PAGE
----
Living dinosaurs: the evolutionary history of modern birds, edited by Gareth Dyke and Gary Kaiser. Wiley, Chichester, 2011. No. of pages: xv+422. Price: UK£25-00. ISBN 978-0-4706-5666-2 (hardback).


Until John Ostrom rekindled the idea that there was a link between birds and theropod dinosaurs, the origin of birds was very much in dispute, with some researchers suggesting their origins lie within other types of archosaurian reptiles. However, most researchers now believe that the origins of birds lie within a group of theropod dinosaurs that evolved during the Mesozoic Era. More importantly, the debate is now centred on the sequence of evolutionary events that gave rise to early birds within theropods, and the widespread use of phylogenies, bio-molecular work and morphological analysis have taken this concept into new and exciting directions. This has been possible due to the discoveries of bird fossils in almost every continent, in which exquisite feather and other anatomical details have been preserved. Living Dinosaurs provides a review of our present understanding of bird origins, and provides a long overdue link between avian palaeontology and avian evolutionary biology. The book is divided into four sections. The first deals with the early ancestry of birds, from Archaeopteryx to the diverse pre-modern bird clade of enantiornithes, which now number 60 taxa and have been found in every continent except Antarctica. This section includes a thorough review of avian divergences in the Mesozoic, and explores the conditions as to why there was a major diversification in the Cretaceous. The second section provides a detailed overview of the fossil record, the contribution of palaeontology to ornithology and the diversity of modern birds. Important contributions include a review of Sphenisciformes (penguins), Phorusrhacidae (terror birds), and the Odontopterygiformes (pseudo-toothed birds). The latter were giant seabirds with huge bills adorned with bony processes (pseudo-teeth). The phylogeny and diversification of Passerines (song birds), which make up more than half of all known modern birds, are reviewed, and the use of molecular work is beginning to untangle their complex and as yet unresolved phylogenies. The late Brad Livezey, an expert and leading figure in bird phylogeny based on morphological characters, provides an overview of the progress and obstacles that can blight phylogenetics of modern birds. The third section concentrates on the features that have contributed to the success of living forms. This includes contributions on the development of flapping flight, evolution of the avian brain and diversification of neornithine birds through the K–Pg boundary. The fourth section addresses the future of avian diversity when faced with increasing anthropogenic pressure and climate change. All birds known from the fossil record and addressed in this book became extinct due to natural events, and over a comparatively long period of time. That modern birds are undergoing a human-induced mass extinction event, unprecedented in the speed in which it is taking place, cannot be denied, and the consequences of our present actions can only be guessed at.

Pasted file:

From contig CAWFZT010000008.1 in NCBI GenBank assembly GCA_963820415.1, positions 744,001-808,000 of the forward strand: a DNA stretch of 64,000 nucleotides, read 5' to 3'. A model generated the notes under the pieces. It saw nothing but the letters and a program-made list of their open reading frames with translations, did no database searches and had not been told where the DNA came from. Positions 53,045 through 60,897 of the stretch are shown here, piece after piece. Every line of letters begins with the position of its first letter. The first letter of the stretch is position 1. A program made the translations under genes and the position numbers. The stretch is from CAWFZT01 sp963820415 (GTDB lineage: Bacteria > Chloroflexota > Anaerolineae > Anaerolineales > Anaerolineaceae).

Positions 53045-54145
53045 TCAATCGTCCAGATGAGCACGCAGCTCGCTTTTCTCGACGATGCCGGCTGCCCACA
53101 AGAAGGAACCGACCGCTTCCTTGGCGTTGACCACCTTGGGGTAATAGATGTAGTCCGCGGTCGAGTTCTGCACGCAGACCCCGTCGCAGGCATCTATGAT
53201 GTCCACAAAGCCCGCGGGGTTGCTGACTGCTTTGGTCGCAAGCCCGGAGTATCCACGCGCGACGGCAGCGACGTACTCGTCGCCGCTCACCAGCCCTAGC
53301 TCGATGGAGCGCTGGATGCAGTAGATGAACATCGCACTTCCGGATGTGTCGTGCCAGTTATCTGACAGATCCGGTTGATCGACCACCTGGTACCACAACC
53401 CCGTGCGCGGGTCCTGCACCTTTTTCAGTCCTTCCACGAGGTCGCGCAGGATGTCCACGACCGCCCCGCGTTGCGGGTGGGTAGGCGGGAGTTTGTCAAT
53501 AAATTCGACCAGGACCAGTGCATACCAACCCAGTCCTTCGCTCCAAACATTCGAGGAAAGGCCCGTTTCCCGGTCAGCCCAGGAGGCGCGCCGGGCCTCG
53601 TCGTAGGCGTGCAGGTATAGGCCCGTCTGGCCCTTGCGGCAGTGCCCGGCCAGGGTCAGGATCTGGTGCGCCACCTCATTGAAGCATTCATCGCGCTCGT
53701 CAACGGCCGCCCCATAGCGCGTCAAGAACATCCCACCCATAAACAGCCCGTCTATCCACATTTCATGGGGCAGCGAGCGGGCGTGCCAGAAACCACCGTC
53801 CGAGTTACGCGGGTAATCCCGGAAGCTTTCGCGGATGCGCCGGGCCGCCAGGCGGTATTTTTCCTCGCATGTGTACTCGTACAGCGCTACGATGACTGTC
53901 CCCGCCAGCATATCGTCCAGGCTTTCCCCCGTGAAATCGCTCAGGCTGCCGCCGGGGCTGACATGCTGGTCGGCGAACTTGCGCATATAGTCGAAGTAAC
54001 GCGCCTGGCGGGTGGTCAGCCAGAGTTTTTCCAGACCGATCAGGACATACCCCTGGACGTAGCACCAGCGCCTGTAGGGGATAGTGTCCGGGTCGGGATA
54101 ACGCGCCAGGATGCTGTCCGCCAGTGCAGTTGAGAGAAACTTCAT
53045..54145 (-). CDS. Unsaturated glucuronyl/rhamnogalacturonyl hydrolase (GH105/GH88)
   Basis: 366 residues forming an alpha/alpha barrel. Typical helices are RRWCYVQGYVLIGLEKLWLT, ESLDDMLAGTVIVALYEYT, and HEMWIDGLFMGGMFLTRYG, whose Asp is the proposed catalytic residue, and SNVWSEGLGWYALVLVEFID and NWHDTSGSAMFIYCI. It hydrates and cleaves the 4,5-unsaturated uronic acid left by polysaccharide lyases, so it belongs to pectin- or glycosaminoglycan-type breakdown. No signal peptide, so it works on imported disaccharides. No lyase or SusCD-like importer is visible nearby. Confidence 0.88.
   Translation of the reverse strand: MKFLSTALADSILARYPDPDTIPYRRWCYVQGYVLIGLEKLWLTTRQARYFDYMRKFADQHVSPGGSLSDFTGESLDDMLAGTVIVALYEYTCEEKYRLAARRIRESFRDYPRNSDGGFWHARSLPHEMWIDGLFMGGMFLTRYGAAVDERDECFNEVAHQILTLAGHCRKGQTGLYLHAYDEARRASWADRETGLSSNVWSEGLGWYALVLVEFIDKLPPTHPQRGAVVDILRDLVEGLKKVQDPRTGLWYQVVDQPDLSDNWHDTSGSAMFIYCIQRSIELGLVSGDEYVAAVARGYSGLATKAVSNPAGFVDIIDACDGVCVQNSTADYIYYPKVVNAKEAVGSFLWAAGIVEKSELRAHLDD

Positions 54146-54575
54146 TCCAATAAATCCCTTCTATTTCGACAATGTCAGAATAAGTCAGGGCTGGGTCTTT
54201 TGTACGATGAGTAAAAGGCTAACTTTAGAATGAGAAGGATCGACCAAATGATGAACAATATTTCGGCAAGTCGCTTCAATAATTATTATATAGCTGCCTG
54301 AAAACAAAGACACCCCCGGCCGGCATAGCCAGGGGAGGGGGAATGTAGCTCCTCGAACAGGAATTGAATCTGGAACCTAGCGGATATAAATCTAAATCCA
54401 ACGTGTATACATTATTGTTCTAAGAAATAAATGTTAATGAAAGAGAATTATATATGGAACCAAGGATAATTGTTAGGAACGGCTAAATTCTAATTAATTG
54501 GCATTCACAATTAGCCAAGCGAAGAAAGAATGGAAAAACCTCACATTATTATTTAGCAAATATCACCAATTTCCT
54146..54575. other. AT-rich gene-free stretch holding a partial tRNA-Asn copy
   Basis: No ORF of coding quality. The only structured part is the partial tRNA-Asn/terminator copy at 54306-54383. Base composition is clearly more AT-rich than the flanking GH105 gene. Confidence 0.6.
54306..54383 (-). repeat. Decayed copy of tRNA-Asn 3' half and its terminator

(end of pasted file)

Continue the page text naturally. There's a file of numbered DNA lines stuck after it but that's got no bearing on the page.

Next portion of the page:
Living Dinosaurs covers a broad spectrum, from the bio-molecular aspects of avian biology as well as the anatomy of dinosaurs. But this book is not for the layman. For example, the character matrix in the ‘Pre-modern birds’ chapter covers a total of 25 pages, and somewhat complex graphs and cladograms are used throughout the book. However, this book is a must for those interested in the origins of birds, either in a palaeontological or an evolutionary biological context. It not only covers present research in detail, but also lays foundations for future work and the likely direction that this will take.